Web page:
One issue at the Battle of the Somme in 1916 was the attempt to make decisions at Corps level, when they were out of touch with the reality of the front line. At Sambre, General Braithwaite of XII Corps effectively told his divisional commanders “Here is your objective, you decide how to achieve it. Let me know what resources you need”.

The result was much more flexibility in the light of changing circumstances, but also more patchy execution. There was something of a silo mentality, so that captured materials were not shared between Divisions, nor were innovative ideas. Hence the method of bridging the canal varied significantly not only in their method, but in their speed, effectiveness and in their casualty rates.

So what can we learn? As always, delegate not abdicate. Be aware of the potential problems of delegation, as well as its benefits. Set up mechanisms to share best practice and avoid silo thinking, and use your authority as a leader to ensure that these mechanisms work.

Time for a Kick up the Rear?

For Welsh rugby supporters, the last few weeks have been (in the words of the old Chinese curse) interesting. Despite being the reigning champions, they were well beaten by Ireland, to the extent that they were never in the game. As always in these circumstances, it is difficult to assess if this was because they were so bad, or because Ireland were so good.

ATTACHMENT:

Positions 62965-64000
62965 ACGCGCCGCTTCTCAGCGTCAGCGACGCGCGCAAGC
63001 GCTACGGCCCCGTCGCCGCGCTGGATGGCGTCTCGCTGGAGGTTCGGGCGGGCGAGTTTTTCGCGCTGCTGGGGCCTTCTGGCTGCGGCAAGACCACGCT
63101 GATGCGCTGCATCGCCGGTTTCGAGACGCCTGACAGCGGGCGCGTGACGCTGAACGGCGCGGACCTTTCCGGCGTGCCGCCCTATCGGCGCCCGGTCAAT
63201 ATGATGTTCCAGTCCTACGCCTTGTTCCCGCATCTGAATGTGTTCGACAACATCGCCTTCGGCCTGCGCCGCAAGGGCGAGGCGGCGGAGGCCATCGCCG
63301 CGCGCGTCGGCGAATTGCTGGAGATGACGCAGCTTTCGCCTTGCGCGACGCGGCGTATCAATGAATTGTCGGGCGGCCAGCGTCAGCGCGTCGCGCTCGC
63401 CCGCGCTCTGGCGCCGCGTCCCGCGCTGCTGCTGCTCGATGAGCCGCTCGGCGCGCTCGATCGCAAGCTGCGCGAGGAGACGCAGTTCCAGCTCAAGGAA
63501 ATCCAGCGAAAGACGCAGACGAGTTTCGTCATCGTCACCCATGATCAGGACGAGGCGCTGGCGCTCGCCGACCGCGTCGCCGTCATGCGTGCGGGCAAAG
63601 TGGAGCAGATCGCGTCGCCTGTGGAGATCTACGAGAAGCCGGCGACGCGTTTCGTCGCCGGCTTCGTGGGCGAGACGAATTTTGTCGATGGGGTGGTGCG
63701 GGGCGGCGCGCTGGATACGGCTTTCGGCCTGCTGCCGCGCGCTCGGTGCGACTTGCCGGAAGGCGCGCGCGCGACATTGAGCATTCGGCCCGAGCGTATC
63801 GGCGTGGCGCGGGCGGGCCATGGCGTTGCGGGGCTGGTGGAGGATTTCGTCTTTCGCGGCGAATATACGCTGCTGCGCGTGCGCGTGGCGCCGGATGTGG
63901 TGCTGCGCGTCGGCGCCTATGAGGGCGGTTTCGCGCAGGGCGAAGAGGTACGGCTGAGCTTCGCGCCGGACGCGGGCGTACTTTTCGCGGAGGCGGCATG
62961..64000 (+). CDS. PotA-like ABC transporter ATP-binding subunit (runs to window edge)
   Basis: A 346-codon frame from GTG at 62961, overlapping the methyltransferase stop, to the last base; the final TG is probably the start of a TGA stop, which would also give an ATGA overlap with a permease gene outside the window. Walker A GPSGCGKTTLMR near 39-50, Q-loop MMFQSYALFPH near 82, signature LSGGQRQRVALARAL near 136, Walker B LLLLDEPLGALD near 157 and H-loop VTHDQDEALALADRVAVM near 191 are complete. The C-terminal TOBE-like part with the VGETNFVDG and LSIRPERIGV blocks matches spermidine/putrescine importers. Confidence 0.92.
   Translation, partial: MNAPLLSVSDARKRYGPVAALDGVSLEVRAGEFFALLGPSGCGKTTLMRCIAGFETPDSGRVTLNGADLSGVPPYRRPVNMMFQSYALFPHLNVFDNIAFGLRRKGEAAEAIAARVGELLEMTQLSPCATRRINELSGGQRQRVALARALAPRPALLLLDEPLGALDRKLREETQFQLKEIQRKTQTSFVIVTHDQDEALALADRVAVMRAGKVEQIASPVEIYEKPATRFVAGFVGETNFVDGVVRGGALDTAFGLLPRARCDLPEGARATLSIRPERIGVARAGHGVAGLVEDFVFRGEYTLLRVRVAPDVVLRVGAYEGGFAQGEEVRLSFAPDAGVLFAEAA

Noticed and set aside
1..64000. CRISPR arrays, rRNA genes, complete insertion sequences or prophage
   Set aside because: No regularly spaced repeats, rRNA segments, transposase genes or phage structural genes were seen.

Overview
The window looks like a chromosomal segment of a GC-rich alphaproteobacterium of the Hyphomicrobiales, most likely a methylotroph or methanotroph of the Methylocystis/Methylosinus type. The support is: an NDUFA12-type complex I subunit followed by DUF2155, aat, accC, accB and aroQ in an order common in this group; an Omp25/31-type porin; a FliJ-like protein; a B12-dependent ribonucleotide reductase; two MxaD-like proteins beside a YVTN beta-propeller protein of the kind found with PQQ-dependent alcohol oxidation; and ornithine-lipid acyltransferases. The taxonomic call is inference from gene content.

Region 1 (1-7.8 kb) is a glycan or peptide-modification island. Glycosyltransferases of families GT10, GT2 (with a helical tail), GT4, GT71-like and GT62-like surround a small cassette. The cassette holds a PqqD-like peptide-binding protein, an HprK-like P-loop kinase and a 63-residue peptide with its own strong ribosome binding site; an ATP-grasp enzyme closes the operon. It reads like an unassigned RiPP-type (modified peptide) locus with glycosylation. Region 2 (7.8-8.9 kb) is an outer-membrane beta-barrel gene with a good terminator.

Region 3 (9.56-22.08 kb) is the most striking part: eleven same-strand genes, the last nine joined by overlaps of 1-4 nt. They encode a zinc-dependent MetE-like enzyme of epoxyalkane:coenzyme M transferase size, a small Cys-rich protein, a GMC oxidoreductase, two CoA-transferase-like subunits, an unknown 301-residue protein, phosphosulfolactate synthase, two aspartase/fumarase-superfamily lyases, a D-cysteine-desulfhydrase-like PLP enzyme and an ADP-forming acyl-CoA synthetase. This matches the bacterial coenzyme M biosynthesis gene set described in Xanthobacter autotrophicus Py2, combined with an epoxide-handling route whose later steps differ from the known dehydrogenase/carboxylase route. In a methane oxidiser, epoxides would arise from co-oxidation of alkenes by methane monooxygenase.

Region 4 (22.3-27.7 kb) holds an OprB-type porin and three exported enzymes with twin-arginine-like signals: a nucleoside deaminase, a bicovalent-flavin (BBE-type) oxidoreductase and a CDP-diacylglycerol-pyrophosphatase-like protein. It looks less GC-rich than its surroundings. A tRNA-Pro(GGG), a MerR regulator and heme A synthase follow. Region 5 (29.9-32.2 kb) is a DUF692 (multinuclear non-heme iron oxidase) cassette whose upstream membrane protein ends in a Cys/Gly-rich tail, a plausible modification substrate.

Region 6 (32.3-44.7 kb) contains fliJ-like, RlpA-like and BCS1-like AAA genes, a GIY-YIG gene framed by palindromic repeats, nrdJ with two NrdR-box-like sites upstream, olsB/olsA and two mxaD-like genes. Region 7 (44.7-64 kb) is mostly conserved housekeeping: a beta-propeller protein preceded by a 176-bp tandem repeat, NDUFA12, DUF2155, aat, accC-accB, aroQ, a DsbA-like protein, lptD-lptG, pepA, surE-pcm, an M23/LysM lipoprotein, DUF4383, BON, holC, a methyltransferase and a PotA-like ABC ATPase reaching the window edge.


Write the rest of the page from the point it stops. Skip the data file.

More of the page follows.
Come last Friday Wales beat France convincingly – highlights here for those in the UK. So what changed?

Among other things, coach Warren Gatland did two things. He accepted that the coaches should take some of the responsibility. At the same time, he spoke to individual players about their shortcomings, and made it clear that some players might not play again after the next match if performances did not improve.

Public comments by several players both before and after the game commended him for his honesty, and for his direct approach. And something certainly galvanised the team.

Can a carrot and stick approach work in the modern age? It appears so – but with caveats. First, Gatland, as a leader, has been in post since 2007, so he and the players know each other. Second, the players thought his comments justified, and indeed themselves picked apart the team performance behind closed doors. Lastly, he gave the players the chance to redeem themselves.

What this illustrates is that where both leader and team have integrity and trust, glossing over failure to meet required standards does not work whereas confronting it does.

Happy St Crispin’s Day – and Leadership Lessons

Happy St Crispin’s Day!

Probably the most famous event on the 25th October was the Battle of Agincourt. This is the speech that Shakespeare gave to Henry V before the battle. Great culture, and an even better demonstration of effective leadership. And surprisingly modern in selling a vision of what it will be like having won – not the immediate euphoria, but looking back and showing their scars with pride. Meanwhile those safe at home will think less of themselves.